Of course. That’s exactly what it looks like to me. Then she says:


“make some movements with some rebounds”


I look up and catch her in mid-jump.


Then I hear the twittering of a flock of birds on the audio. She’s making lots of quick hand gestures. I see tiny flapping wings. There’s no way these things are connected, but in fact they are connected for me here and now. Human beings have such a strong impulse to make sense of things, to infer pattern, to find meaning.



A dance artist/scholar named Kent de Spain once did a major research project with improvising dancers in which he asked them to improvise alone in a studio and, at the sound of a pre-set timer, to record themselves speaking about their experience at that moment of improvising. I’m reminded of this research as I watch Caroline and listen to her recorded descriptions, even though they are not in fact related to one another because the audio is from another performance altogether.


It’s another experience of time delay, like my motion blur upon arrival in the Ryerson Theatre earlier. In this case, she’s in the present through her dancing here, but she’s in the past through her speaking on the recording. And in her immediate live performance, she’s also in her own time delay, “trying to recall some material from her first performance. Living in her memories (Habiter sa mémoire).


And this is in fact what she’s working on in the dancing itself: moving through an attempted recall of her own past performances.


Just then I see that she picks up a mini recorder and microphone from a stool within her cube. She begins to pace around the inner perimeter of the cube while speaking quietly into the microphone. Ah. This is how she generates the audio material for future performances. Makes sense.


I watch as a little boy on a scooter and his mom approach the audio stand. They put on headphones and I think that maybe they will think they’re hearing her now – but I know, and you know, they aren’t. Past and present, out of synch. They remove the headphones and walk away.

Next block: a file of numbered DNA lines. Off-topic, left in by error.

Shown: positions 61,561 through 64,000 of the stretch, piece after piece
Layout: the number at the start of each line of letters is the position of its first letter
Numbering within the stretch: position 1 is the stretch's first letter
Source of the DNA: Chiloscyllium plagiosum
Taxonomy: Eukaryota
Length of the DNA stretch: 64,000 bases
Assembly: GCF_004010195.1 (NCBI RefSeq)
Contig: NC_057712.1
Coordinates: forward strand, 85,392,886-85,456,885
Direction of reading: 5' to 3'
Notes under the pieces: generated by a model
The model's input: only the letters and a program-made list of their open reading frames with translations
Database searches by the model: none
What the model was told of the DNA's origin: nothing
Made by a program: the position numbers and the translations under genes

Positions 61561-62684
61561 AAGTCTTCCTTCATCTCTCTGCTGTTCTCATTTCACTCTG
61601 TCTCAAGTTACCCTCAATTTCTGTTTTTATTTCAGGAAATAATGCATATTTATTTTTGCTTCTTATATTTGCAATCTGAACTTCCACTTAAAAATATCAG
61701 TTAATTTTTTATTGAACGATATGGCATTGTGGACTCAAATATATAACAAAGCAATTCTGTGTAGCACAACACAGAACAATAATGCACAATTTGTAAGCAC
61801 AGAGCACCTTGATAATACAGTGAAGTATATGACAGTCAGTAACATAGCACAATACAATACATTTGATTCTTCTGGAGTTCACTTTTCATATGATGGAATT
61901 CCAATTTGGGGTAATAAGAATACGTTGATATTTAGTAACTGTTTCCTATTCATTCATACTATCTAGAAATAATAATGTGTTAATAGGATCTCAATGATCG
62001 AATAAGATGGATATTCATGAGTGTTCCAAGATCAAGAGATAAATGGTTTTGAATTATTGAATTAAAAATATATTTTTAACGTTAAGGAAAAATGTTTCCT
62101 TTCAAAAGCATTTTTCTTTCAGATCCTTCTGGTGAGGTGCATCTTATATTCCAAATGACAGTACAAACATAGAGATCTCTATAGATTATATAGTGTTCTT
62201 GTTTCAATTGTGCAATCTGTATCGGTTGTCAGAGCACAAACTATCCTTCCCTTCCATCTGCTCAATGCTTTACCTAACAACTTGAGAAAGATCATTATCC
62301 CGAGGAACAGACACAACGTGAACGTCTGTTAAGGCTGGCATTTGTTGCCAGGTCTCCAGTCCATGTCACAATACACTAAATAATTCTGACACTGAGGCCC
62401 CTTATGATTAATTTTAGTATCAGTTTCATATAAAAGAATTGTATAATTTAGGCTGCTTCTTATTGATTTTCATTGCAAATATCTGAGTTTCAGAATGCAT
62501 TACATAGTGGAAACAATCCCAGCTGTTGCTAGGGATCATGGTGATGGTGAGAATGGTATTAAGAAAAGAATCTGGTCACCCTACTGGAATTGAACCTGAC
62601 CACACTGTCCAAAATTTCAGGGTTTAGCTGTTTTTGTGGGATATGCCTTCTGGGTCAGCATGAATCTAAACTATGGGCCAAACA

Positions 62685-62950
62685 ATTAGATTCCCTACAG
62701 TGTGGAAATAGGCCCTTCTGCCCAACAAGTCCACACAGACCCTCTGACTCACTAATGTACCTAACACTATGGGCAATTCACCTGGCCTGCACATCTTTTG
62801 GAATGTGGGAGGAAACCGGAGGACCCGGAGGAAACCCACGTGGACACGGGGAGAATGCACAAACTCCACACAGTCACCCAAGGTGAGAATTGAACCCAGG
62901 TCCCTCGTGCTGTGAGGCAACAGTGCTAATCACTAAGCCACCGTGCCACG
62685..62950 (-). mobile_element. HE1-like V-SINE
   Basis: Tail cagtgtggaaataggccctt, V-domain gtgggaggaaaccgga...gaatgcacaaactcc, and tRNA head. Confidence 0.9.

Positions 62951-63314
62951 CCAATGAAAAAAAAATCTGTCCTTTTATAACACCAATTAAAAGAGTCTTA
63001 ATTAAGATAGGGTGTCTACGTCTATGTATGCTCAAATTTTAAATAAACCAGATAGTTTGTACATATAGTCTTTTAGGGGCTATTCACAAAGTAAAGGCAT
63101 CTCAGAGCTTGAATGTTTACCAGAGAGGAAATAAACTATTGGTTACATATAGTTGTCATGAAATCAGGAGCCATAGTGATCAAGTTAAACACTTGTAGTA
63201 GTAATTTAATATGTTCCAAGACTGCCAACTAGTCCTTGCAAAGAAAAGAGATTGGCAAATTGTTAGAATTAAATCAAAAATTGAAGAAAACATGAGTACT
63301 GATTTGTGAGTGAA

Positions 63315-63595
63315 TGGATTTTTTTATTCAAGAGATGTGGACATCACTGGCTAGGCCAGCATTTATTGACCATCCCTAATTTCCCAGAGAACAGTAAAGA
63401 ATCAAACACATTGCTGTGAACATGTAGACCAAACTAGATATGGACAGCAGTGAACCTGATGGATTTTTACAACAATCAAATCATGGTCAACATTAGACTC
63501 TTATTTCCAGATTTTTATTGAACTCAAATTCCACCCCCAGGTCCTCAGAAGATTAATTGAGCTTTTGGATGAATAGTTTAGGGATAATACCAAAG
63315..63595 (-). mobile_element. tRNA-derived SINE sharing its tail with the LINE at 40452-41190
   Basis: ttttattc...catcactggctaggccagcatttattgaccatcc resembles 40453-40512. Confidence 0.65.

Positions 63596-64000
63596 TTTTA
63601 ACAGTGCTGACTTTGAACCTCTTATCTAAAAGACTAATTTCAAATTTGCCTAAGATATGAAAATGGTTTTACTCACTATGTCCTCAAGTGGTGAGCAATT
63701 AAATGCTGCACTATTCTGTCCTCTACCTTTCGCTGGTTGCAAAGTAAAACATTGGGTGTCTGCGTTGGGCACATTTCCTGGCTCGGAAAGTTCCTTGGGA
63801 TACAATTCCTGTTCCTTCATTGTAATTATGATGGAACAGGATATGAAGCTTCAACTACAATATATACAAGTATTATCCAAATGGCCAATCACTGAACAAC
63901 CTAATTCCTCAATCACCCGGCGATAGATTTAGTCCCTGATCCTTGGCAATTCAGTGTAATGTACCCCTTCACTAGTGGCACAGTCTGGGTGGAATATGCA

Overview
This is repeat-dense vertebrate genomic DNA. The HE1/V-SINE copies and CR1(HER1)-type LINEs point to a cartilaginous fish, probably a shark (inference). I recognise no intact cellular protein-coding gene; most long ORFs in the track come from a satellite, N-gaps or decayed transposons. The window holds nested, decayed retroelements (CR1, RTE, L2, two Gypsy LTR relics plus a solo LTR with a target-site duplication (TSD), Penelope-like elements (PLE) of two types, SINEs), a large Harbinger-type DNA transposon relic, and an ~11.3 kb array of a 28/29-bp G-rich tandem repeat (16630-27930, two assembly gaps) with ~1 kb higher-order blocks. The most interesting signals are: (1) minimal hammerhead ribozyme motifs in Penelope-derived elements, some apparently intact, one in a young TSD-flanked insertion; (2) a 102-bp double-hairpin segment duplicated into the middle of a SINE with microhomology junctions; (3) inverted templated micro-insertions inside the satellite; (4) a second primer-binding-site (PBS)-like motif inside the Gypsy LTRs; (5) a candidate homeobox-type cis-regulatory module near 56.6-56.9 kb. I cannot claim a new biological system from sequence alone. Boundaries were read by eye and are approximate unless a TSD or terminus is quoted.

Then the voice on the audio says:


“because there’s only 10 minutes left”


But I look at the video screen and it says lapsed time 2:05, which means she has 2 hours still to go today.


I look up and serendipitously catch her eye. I offer a small smile. She returns it, ever so briefly.


I must take my leave and this is how I feel it’s okay to go. But I could watch this all day.


"Habiter sa mémoire" by Caroline Laurin-Beaucage. Photo by Kendra Epik.

I pass some people sitting on benches watching. Other folks just breeze right on by, focussed on their own journeys through the day. Some stop for a few minutes, curious. And then there are the purposeful trip-trap-trip-trap echoes of high heels on the tile floor.


I turn to leave and glance back briefly. The little boy with the scooter is back at the audio station watching intently and I wonder what he’s noticing…


As I walk through Union Station, I feel part of me remains sitting on the floor of the West Wing watching Caroline. Another motion blur experience. It’s unusual to leave a dance performance and know it’s still going on. She’s still there, moving – dancing. She will be for another 2 hours, (And again Oct. 4 from 12-4. I hope you have the chance to stop by and spend some time noticing the details of her gestures, perhaps listening to the audio and allowing the out-of-synch time experience to affect you too.)


Meanwhile, I move on to other festival experiences.